Raises Birth-Defect Risk
MARILYNN MARCHIONE / AP / Seattle Times 9feb2007
SAN FRANCISCO — Babies conceived through fertility treatments have higher rates of birth defects, but the overall risk is so small that it should not keep couples from having children this way, doctors say.
The news comes from a study of more than 61,000 births in Canada, the largest ever done on this in North America.
"What's important and reassuring is that the absolute risks are still low," at less than 3 percent of all births, said one of the study's leaders, Dr. Mark Walker of the University of Ottawa.
Even so, the risks of certain defects were startlingly high for babies born with the help of technology.
Couples who want to lower the risk should have only one or two embryos implanted at a time, specialists said. The danger of defects from multiple births is far greater than any risk posed by the fertility treatments themselves.
Results of the study were to be reported today at a meeting of the Society for Maternal-Fetal Medicine in San Francisco.
More than 1 million babies worldwide [see sidebar] have been born through assisted reproductive technology, or ART. This includes induced ovulation, artificial insemination, IVF or in vitro fertilization, and more advanced methods such as injecting a single sperm into an egg to create an embryo.
Such techniques are used in as many as 1 percent to 2 percent of births in the United States and Canada. They already are known to raise the risk of premature birth and other complications.
But studies have been divided over whether they increase the likelihood of birth defects.
The Canadian work is important because it's a large study and quantifies the risk of specific birth defects, "a first as far as I know," said Dr. Nancy Green, medical director of the March of Dimes.
Researchers studied 61,208 births in Ontario during 2005, including 1,394 that resulted from fertility treatments. They looked at rates of birth defects and adjusted estimates of risk to reflect differences in the mothers' ages, whether they smoked, the gender of the babies, birth complications and other factors.
Nearly 3 percent of ART babies had a birth defect versus just under 2 percent for babies conceived naturally. That translated to a 58 percent greater risk. The chances of a defect rose as the complexity of reproductive help did — they were highest for IVF and lowest for simply giving medications to spur a woman's ovaries to make more eggs.
The biggest difference was seen in the rate of gastrointestinal problems, such as defects in the abdominal wall or organs not in the right place. Babies conceived through ART were nearly nine times more likely to have such problems — one in 200 births versus six per 10,000 for the others.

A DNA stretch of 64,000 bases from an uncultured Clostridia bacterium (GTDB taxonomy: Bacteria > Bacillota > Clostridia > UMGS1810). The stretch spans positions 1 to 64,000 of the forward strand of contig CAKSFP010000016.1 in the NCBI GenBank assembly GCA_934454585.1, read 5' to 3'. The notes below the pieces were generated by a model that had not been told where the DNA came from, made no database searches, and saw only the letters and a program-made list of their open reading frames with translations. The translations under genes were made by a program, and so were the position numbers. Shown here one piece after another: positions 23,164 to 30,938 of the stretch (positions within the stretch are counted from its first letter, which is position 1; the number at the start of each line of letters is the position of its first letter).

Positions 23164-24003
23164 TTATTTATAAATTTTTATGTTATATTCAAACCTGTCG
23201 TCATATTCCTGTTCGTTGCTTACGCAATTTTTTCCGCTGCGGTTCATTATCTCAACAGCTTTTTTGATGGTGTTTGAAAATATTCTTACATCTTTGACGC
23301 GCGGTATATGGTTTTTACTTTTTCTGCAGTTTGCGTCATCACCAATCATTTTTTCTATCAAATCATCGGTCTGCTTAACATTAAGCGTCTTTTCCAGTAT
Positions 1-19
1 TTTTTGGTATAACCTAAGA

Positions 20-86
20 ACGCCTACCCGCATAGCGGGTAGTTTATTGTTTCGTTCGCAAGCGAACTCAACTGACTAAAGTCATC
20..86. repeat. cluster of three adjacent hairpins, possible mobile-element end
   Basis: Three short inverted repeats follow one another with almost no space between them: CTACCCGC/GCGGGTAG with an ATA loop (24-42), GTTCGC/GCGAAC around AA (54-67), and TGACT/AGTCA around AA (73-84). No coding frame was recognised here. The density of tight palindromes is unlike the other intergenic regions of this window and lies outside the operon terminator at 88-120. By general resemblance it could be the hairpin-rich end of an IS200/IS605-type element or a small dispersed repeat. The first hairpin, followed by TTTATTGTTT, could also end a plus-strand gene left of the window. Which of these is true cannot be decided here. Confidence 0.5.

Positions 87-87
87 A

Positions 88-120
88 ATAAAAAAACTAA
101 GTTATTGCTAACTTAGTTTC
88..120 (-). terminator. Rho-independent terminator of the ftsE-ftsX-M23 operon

However, "it's still pretty uncommon," said lead researcher Darine El-Chaar of the University of Ottawa.
The chance of cardiovascular defects was more than twice as high — 90 per 10,000 babies conceived through ART versus 40 among those conceived naturally. Defects such as malformed limbs also were slightly more common, but not facial defects such as cleft palate or problems such as spina bifida.
The researchers note that people who have trouble conceiving also may have underlying genetic or health factors that could partly account for the higher rates of birth defects.
Multiple Births Pose Health Risk to Moms
CTV Television (Ontario, Canada) 1dec2004
CTV.ca News Staff — There could be deadly complications for women who become pregnant with twins, triplets or greater multiple births, a new study warns.
Multiples research usually focuses on the babies. It has long been known that twins, triplets and babies from other multiple births are more likely to suffer health problems than "singletons."
The new study was done by the Ottawa Hospital and the University of Ottawa. It is the first major review of the mothers' health.
Some of the findings regarding women carrying multiples:
- They are four times more likely to have a heart attack during pregnancy
- 13 times more likely to suffer heart failure
- 2½ times more likely to develop deep vein thrombosis, blood clots in the legs or lungs
- Have a greater risk of developing water in their lungs, high blood pressure, and post delivery bleeding
Dr. Mark Walker, a researcher with the Ottawa Health Research Institute, wrote the study with colleagues from Health Canada, and the Universities of Toronto and Ottawa.
In an interview with CJOH, Walker said mothers expecting more than one child should watch for warning signs -- pain in their legs, shortness of breath or chest pains.
"With a single baby during pregnancy, the heart's output increases by about 40 per cent," Walker said. "The blood becomes more coagulable (thicker), all preparing for delivery … when you have two or three babies, that increases that much more. That much more stress on the body."
About half of all twins and most sets of triplets are the result of fertility drugs or treatments that implant more than one embryo to improve the odds of having a viable pregnancy.
Dr. Jon Barrett of Sunnybrook and Women's College Hospital said women considering IVF or other techniques should be reminded of the risks.
The study was published Wednesday in the British Journal of Obstetrics and Gynecology.
With files from CTV's Avis Favaro and CJOH's Norman Fetterley